The councilor didn’t miss a beat. “From your former employer, Mr. Lynagh. Why should I be mistaken?” Cold distilled off the window in waves. I watched a snow flurry beat against the glass. My last employer had been head of the City’s insurance investigations; a shrewd, straight-talking Australian who moved in circles where you can say whereafter even in front of the servants. Also given to homilies. Look, Newman, as far as the locals are concerned, we’re both colonials. The difference is my lot play cricket with them and all is forgiven. Your lot are the tired and huddled masses that rhyme tomato with Plato, and every living Limey thinks baseball is a game for girls. Can’t argue about the baseball, though. The councilor filled the silence on the line, waiting his answer. “Mr. Lynagh commends your resourcefulness and discretion. Therefore, whatever prior engagements you may have, be good enough to do as I ask.”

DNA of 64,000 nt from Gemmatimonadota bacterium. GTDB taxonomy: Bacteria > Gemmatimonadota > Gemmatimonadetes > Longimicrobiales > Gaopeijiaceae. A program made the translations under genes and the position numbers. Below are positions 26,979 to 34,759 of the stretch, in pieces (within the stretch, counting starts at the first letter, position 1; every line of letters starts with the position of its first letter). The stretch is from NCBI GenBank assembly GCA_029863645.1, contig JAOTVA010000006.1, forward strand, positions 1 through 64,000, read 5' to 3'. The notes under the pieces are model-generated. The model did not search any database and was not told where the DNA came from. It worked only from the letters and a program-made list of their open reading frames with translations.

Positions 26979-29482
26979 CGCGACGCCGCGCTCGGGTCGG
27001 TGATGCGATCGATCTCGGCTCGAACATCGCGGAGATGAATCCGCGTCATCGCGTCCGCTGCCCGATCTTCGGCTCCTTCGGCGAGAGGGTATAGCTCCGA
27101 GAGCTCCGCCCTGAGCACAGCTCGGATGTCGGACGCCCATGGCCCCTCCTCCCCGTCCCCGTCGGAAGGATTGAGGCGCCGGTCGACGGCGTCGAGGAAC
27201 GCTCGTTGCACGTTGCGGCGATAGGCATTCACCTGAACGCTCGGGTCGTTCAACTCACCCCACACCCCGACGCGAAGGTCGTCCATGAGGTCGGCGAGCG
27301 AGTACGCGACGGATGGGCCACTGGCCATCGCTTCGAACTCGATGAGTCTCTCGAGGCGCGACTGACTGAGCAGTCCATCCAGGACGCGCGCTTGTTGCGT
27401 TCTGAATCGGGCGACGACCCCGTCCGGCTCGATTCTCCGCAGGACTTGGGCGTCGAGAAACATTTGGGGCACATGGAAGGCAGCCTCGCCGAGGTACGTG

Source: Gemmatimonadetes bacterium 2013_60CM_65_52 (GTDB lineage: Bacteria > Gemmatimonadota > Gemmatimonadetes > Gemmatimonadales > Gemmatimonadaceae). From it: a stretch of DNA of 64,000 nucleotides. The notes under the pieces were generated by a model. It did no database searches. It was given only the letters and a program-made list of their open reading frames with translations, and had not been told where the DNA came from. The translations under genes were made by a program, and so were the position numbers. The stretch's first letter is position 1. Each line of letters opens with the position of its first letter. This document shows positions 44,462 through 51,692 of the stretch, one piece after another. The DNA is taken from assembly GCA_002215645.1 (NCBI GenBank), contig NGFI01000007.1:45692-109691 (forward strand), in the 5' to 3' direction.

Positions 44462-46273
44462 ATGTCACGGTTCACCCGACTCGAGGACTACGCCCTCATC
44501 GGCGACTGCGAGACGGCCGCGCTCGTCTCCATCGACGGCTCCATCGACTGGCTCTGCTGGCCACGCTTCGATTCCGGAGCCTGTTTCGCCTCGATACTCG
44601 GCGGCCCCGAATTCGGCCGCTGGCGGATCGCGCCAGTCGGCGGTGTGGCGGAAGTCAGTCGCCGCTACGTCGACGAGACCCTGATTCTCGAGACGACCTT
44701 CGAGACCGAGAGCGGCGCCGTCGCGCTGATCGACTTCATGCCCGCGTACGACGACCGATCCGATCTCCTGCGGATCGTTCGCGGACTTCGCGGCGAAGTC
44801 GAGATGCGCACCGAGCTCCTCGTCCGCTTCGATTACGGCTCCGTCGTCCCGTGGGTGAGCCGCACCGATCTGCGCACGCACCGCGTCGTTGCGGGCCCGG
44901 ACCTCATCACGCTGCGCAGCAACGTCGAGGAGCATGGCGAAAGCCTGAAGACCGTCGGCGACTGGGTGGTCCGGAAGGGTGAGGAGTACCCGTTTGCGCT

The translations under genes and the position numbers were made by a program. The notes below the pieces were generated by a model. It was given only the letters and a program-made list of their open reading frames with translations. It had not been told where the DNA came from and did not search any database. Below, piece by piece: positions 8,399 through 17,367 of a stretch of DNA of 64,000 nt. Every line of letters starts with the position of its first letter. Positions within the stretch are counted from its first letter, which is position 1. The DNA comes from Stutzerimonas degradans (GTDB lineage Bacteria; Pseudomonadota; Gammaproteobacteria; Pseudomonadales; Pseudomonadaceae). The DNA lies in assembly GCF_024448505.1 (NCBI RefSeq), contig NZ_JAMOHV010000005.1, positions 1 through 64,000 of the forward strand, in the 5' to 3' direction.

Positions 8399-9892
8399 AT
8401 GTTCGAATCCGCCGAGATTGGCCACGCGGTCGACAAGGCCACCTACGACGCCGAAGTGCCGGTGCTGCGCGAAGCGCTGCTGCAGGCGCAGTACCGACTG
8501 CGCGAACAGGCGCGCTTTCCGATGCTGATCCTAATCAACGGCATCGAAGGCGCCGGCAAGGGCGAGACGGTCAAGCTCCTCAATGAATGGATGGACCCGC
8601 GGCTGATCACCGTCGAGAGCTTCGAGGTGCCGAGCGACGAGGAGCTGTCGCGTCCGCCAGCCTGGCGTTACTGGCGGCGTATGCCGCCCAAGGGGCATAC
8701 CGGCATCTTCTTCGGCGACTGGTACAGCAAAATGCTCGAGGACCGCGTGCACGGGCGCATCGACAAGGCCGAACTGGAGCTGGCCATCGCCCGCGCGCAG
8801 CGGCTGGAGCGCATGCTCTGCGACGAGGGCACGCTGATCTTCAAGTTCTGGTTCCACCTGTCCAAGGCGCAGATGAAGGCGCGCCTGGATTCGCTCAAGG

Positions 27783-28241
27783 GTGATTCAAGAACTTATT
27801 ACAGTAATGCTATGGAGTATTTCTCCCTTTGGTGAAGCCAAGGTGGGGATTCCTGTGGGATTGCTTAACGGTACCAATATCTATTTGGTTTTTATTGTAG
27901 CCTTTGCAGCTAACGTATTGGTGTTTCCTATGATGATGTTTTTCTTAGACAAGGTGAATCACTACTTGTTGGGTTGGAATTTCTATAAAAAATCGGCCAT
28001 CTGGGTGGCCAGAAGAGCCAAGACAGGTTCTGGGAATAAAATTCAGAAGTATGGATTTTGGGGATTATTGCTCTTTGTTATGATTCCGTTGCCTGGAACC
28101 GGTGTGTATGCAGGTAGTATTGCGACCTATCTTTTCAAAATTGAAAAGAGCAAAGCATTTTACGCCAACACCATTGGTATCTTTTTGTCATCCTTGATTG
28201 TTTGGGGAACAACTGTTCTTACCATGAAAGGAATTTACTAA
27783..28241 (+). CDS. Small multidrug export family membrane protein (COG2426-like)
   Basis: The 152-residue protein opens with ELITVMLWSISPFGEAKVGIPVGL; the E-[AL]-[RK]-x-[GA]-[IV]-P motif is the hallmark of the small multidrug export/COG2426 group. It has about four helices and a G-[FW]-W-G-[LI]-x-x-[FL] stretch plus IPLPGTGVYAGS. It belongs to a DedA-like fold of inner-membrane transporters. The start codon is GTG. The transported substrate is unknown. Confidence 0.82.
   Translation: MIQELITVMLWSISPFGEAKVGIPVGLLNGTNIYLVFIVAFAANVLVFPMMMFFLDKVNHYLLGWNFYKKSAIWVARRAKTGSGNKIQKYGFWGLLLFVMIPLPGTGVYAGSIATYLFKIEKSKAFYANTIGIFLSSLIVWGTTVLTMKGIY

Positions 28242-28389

But it was early Christmas morning. I had no engagements. No argument with discreet and resourceful either, and still it didn’t make sense. This was London. There were major league inquiry agencies on call around the clock, ready to jump. Instead, the councilor had taken a recommendation, called a number in the book, and was making it clear he was not somebody to disappoint. I put the mouthpiece under my chin and a double-hitch knot in my necktie. “Councilor, I’m one man. What I do mostly concerns people who go missing with other people’s money. Hard to believe, I know, but in this mile-wide hub of empire and enterprise there are operators who rub up against other operators with fewer scruples than they own themselves. When that happens and they get taken to the cleaners, it’s not a thing they advertise or mention to police. Not even to a high-class agency, on account of the embarrassment. So far, I don’t see what your embarrassment is. Without it the job wouldn’t be in my line.”
Drake breathed a sigh in my ear. “You can have no idea yet, Mr. Newman, in what line this employment belongs. If, on the other hand, you are intending merely to bargain, there is not time. I propose that you double your customary fee and do not keep the detective inspector waiting. My driver should already be at your door.”